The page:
Investing for the future is an important part of any effective financial plan, but the stock market can be intimidating for beginners. Finding the right stocks, doing the research to determine if you should buy them, and at what valuations, and then building a strong portfolio can be complicated matters — even more so if you're a novice.
For many investors, that means stress as they worry that they are taking on too much risk or missing out on the best opportunities. For others, those fears can lead to not investing at all.
If you have fears about putting some of your hard-earned money into stocks, the following advice should help you get more comfortable with the idea and allow you to set yourself up for a lifetime of capital growth.
1. Educate yourself
Familiarity is a great step toward comfort. Start by learning the basics of stock market jargon, understanding the forces that influence share prices, learning about the relevant macroeconomic issues of the moment, and learning about how to actually buy and sell shares. It's all part of the process of getting a feel for investing.
Fortunately, all of this can be accomplished by consuming some business media and placing a few small trades. There are vast numbers of cable channels, online video channels, podcasts, periodicals, blogs, and reputable websites that offer resources on investing for beginners. Dedicating some free time to reading, watching, or listening to stock market coverage will make you better-informed — and less worried.
2. Start small
There's no substitute for experience. To really become familiar with how investing works, you'll have to put some cash on the line. Start with an amount that you wouldn't miss if you lost it — something that won't impact your lifestyle and doesn't sap your emergency fund. I recommend starting by either purchasing an ETF or fractional shares of a handful of stocks.
Then, periodically keep up with important updates from the companies you own, and over time, you'll become more comfortable with the whole investment process. You'll see that it might be hectic, but with the right mindset (more on that below), it's not actually scary. Eventually, you'll be ready to accept stocks as a part of your overall financial plan.
3. Think long term
Tip No. 2 mentioned “the right mindset,” and an important part of that is to avoid making buy or sell decisions based on everyday, short-term changes in the prices of your shares. In fact, the best strategy is precisely the opposite.
Maintaining a long-term approach will actually simplify things for new investors. The S&P 500 has never lost value over any 15-year span, and it has almost always been higher over any 10-year span as well. However, strange things can and do happen over shorter time frames. The U.S. stock market may cycle through bull markets and bear markets, but its long-term trend has always been upward. If you can prepare yourself (mentally, emotionally, and financially) for the inevitable market downturns and commit to keeping your money invested for the long haul, then history suggests that the value of your portfolio will recover from any declines and grow.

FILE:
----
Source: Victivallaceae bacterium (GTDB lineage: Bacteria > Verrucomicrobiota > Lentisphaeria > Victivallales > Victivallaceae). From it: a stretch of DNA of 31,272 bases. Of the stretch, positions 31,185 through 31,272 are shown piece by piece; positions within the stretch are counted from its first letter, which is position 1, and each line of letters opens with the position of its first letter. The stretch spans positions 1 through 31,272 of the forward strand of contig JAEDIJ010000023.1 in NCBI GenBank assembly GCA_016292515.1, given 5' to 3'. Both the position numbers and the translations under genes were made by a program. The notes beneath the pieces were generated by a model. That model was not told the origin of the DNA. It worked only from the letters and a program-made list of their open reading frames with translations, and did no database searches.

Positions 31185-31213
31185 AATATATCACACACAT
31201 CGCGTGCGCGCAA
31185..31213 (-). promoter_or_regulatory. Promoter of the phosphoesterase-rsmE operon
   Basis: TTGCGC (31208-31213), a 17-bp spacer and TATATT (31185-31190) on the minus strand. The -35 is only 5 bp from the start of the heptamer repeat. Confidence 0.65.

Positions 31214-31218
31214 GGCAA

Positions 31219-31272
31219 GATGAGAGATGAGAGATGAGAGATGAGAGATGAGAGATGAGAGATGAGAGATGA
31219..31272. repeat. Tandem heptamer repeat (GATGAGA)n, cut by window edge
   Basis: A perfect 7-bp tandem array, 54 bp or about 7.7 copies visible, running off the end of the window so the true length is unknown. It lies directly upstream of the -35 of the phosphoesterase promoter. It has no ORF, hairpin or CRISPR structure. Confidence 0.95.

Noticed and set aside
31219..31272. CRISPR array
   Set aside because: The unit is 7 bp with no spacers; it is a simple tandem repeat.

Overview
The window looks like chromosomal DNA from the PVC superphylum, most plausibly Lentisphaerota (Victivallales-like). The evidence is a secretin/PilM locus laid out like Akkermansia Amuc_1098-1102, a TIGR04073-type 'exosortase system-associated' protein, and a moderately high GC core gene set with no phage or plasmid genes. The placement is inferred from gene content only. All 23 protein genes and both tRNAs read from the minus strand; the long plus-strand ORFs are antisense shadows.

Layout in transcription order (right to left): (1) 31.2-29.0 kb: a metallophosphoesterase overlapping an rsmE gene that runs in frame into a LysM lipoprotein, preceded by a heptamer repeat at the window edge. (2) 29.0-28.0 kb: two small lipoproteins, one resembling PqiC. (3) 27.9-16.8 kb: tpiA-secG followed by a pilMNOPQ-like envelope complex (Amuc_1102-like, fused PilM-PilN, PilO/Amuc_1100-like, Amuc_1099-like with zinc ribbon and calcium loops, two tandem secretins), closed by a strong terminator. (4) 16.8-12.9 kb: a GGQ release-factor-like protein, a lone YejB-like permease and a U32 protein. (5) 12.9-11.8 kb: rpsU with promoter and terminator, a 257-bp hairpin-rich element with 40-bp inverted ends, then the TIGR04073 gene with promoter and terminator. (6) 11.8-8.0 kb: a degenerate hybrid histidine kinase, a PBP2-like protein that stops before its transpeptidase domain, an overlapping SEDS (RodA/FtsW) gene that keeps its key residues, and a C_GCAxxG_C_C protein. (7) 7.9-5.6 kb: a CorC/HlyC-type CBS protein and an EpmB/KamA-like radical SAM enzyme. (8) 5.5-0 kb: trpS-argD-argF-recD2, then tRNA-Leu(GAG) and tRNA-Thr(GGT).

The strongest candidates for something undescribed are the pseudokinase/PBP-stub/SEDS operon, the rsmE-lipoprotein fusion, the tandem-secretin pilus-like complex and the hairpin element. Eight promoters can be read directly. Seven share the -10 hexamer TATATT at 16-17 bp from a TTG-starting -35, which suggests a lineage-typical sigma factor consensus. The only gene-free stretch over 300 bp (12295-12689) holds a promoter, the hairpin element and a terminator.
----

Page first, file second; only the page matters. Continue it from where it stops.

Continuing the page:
Stock prices are ultimately determined by the financial performances of the underlying businesses. Those businesses, by and large, grow along with the global economy. If the global economy expands, the stock market is very likely to follow. This is especially relevant for young people who are saving for retirement. If you won't be accessing the funds in your 401(k) or Roth IRA for a few decades, then you don't really need to worry about short- or medium-term market fluctuations that occur along the way.
One of the classic ways to limit your investment risk is to diversify your portfolio. If you own a basket of stocks, then you reduce the likelihood any single holding can ruin the performance of your entire portfolio, regardless of how badly things go for that company.
To diversify, you should purchase an assortment of stocks across various industries, or take the simpler route of purchasing an index fund in the form of either an ETF or mutual fund. Diversification transforms the nature of the risk you are taking — instead of betting your future prosperity on whether or not one stock does well, you'll be betting on industries or the broad economy.
5. Use experts
If you don't want to purchase index funds, and you don't trust your own portfolio-building skills, you can also lean on professionals. Actively-managed mutual funds and ETFs are allocated based on the investment strategies and research of the fund manager. Target-date funds are another option — each one is rebalanced regularly over time to gradually shift the allocation of stocks, funds, and bonds to reduce the level of risk the closer one gets to that fund's target date. Ideally, investors using these tools should pick a fund with a target date that coincides with their expected retirement.
A word of caution before opting for active management — a lot of solid research indicates that the vast majority of active managers are unable to reliably outperform the market over the long term. Furthermore, those hands-on strategies require much more labor from the management team, leading to higher expense ratios that erode your returns every single year. Make sure that any additional expenses you incur are actually justified by the extra value created for your portfolio.
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